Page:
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Today in Energy

January 17, 2013

EIA publishes historical data series on natural gas storage in salt caverns

Source: U.S. Energy Information Administration, Form EIA-912, Weekly Natural Gas Storage Report

In the January 17, 2013 Weekly Natural Gas Storage Report, EIA published historical data back to 2007 showing the breakout of working gas storage in salt caverns versus other types of storage facilities in the Producing Region (Texas, Louisiana, Oklahoma, New Mexico, Arkansas, Alabama, Mississippi, and Kansas). Unlike other types of storage facilities, salt cavern storage is capable of rapid cycling and can be filled and drawn many times over the course of a year. For this reason, data regarding salt cavern storage is of particular interest to analysts and industry participants who follow natural gas markets.

Map of salt and nonsalt facilities in the Producing Region
Source: EIA-191, Monthly Underground Gas Storage Report

The Producing Region (which accounted for nearly 70% of 2011 U.S. marketed natural gas production, when including the Gulf of Mexico production volumes) has seen considerable growth in working gas capacities and inventories since 2007. This growth in working gas storage in the region has been driven mainly by continued growth at salt dome facilities. As a result, natural gas storage in salt dome facilities has driven the record-high levels of working gas established in the Producing Region in five of the last six years. Salt dome facilities in the Producing Region posted new 5-year (2008-12) maximum levels during each week of 2012 and exceeded this upper band in the first weeks of 2013.

Working gas in the producing region; salt and nonsalt facilities versus 5-year maximum, minimum, and average values, as explained in article text
Source: U.S. Energy Information Administration, Form EIA-912, Weekly Natural Gas Storage Report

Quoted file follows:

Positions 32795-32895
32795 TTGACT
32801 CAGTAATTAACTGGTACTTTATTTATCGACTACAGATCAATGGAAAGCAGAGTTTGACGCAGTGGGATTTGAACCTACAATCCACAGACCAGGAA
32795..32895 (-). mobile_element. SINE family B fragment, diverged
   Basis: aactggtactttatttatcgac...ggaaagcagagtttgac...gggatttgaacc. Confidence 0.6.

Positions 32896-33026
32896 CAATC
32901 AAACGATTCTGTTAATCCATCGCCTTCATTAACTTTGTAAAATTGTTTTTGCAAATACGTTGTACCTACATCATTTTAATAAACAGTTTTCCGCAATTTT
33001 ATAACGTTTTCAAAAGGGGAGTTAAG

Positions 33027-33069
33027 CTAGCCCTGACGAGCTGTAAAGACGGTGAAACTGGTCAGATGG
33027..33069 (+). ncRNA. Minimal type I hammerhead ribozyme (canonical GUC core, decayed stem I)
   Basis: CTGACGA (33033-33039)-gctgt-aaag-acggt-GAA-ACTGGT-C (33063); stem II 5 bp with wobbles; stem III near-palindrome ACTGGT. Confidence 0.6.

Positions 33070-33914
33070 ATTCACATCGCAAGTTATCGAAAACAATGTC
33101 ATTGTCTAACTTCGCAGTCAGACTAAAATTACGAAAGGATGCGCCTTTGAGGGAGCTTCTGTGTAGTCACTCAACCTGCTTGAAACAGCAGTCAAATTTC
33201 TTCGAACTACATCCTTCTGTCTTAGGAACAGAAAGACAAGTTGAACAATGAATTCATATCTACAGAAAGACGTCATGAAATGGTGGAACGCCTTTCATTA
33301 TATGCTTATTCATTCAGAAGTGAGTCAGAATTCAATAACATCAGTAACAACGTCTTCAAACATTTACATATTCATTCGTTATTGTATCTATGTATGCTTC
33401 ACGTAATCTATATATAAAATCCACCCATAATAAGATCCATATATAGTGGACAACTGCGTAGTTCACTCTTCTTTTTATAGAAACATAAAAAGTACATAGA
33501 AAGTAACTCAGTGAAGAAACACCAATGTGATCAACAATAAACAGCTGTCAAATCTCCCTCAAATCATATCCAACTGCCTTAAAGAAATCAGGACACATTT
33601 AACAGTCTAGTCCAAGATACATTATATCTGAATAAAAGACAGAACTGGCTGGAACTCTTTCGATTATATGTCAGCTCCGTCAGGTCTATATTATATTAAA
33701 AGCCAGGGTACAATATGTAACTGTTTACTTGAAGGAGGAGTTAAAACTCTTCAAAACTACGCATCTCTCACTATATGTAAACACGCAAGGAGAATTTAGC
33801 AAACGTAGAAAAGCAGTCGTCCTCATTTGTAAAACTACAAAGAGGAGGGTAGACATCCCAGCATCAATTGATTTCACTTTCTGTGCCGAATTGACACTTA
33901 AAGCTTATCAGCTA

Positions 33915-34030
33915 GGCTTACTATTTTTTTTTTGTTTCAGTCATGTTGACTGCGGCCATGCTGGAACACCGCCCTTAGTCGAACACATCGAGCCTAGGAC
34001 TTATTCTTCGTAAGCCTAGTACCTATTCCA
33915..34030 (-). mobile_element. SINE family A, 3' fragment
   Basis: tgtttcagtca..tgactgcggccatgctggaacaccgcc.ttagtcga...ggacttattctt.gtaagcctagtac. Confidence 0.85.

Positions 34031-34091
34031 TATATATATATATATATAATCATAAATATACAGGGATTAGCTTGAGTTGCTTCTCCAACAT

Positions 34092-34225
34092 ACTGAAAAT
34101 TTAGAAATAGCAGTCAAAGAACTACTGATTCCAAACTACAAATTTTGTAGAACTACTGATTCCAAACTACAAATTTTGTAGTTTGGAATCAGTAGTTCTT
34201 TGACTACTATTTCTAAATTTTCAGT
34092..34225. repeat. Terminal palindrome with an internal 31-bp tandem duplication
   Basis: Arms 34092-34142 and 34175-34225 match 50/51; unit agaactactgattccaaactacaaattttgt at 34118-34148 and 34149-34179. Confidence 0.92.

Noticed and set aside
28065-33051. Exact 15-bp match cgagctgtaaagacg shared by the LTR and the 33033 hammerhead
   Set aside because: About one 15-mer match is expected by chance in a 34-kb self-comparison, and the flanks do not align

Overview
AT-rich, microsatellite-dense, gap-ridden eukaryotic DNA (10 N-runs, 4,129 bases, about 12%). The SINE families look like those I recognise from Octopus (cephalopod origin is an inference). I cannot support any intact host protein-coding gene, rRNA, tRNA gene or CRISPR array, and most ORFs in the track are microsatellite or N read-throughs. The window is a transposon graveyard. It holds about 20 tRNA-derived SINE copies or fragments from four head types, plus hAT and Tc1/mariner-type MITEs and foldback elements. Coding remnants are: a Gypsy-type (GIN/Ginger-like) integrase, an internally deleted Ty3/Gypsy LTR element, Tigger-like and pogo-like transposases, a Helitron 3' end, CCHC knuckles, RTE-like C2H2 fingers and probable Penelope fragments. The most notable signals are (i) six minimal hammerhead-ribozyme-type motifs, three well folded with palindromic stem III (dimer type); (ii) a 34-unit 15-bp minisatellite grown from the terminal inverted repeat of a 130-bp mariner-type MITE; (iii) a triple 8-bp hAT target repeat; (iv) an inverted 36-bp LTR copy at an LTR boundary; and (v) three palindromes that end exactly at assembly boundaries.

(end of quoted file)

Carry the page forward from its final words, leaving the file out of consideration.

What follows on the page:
In contrast, working gas levels at nonsalt facilities, which are predominately depleted fields, also hit new seasonal peaks between December 2011 and July 2012. However, these peaks were achieved not by growth at these facilities, but rather by a much slower-than-average rate of withdrawal at these facilities during the 2011-12 heating season. A slower-than-average rate of net injections through most of the 2012 refill season brought working gas levels at these facilities back into the 5-year (2008-12) range.

Salt dome natural gas storage facilities are known for their high deliverability (i.e., the rate at which natural gas can be withdrawn or delivered from a storage facility). As a result of their higher deliverability, salt dome natural gas storage facilities are capable of cycling their inventories several times a year—much faster than the capabilities of traditional nonsalt natural gas storage facilities. The weekly historical inventory data for salt dome storage being released today offer a glimpse of this rapid deliverability, showing the greater weekly variability of working gas levels in salt dome facilities compared to that in nonsalt facilities in the Producing Region.

Seasonal patterns can differ somewhat between salt and nonsalt facilities, because working gas levels in salt dome facilities can be more variable than at other facilities. For example, during the injection season of 2011, inventories at salt facilities declined to 139 billion cubic feet (Bcf) by August 26, as natural gas was withdrawn from those facilities to serve increased natural gas use by electricity generators to supply additional power to meet air-conditioning needs. However, within several weeks, stocks at these facilities had more than doubled, reaching 281 Bcf in December, demonstrating their rapid injection capabilities.

Additional Changes and New Data Access Option

In addition to the new historical data, EIA is updating the entire webpage, reformatting the summary table to reflect the new breakout, and providing a new data-access option—JavaScript Object Notation (JSON)—that is much better for machine-to-machine data exchange. Much of the traffic to the Weekly Natural Gas Storage Report is robotic, and JSON allows easier access to the data. The web address, existing filenames, and EIA's Gatekeeper delivery methodology will remain the same.